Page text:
Posted on August 18, 2015

Greetings from Portland, Oregon. This morning we hiked over the Bridge of the Gods into Washington. Another milestone, to be sure, and a signal that we’re really in the fourth quarter of our trip. Our friend (and former AT alum) Ry met us in Cascade Locks on the south side of the bridge, gave us root beers to drink while we walked over the Columbia, then met us on the other side to whisk us back to Oregon. What a dude!

Ry welcomes us to Washington!


Washington is rumored to be challenging, wet, and stunningly beautiful. We’re eager to see for ourselves, but not before a few days of R&R on this side of the river.

Since our last post, we’ve woven our way through precious and infinite lakes and around the bases of towering volcanoes. The hiking has been easy, generally, though dusty and frustratingly exposed at times. We met many people attempting to backpack all of Oregon in a summer -It’s possible, and worth it, if you can get out here!


Lara and Mt. Hood

Here are a few highlights:

Three Sisters: Leaving Elk Lake we were surprised to find ourselves beneath three large volcanoes, the three sisters. Though we had a hard time distinguishing them from below, they made numerous appearances as we popped in and out of the trees. Obsideon and lava flows dotted the landscape trough this section, as did spot thunderstorms.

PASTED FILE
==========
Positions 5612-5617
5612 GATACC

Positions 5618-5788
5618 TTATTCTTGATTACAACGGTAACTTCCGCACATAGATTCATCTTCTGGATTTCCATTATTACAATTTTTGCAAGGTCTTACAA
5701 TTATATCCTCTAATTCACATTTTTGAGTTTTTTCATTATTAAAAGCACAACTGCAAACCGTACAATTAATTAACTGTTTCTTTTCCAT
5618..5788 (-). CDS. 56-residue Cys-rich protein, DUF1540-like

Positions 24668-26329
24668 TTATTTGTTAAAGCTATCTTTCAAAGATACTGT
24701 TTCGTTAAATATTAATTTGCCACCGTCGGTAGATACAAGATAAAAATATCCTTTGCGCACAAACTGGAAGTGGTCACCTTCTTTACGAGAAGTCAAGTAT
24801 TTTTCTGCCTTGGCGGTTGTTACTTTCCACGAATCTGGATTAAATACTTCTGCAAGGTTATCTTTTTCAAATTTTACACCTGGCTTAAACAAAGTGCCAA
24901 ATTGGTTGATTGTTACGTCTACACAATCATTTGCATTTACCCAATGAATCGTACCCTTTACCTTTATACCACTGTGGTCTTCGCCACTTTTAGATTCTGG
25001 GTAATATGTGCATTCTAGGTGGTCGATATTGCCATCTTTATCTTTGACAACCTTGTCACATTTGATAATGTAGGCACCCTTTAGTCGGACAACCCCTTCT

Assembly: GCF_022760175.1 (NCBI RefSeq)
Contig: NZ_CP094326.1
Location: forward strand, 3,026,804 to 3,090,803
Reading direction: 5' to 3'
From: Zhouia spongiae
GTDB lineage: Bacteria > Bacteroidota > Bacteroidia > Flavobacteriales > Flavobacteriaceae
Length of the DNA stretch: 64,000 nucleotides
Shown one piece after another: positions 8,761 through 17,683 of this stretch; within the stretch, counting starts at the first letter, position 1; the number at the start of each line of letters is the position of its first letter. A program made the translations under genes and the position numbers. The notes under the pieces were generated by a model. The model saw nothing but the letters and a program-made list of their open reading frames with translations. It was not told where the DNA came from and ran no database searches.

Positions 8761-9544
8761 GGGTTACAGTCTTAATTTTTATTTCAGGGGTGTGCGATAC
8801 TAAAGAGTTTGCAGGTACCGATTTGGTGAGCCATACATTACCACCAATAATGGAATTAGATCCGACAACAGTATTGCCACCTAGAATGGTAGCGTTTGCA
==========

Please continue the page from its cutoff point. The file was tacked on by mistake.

Big Lake Youth Camp: The kind folks here deserve a shout out for their hospitality. They allow hikers to send mail drops, shower, swim, and eat for a small donation. We felt like we were back at summer camp for a few sweet hours.

Mt. Jefferson: Another doozy. We were fortunate enough to enjoy day-long views of Jefferson before a cold front and thick fog rolled in. Jefferson Park, a large alpine plateau, was a popular spot with locals from Salem and Portland.

Special mention in this area also goes to Three Fingered Jack. Can you spot Angie hiking below?: 

Little Crater Lake: As the name implies, it’s small and 45 feet deep. Worth the side trip. The crystal clear water hardly looks real. 

Eagle Creek Alternate: Oregon ended spectacularly with an alternate route off the PCT onto the Eagle Creek Trail. Here’s Veggie at Tunnel Falls, one of the many falls along the route.

 So, Oregon, so long. Washington, see you soon.


Zack (Square)

Wrong Turns, Smoke and Magic

Posted on August 11, 2015


Mount Thielsen

Howdy from more than halfway through the great state of Oregon! Compared to the time it took us to trek through California, Oregon is flying by. It’s been a smoky, gorgeous, frustrating and magical nine days since we left Ashland.


Smoky sunset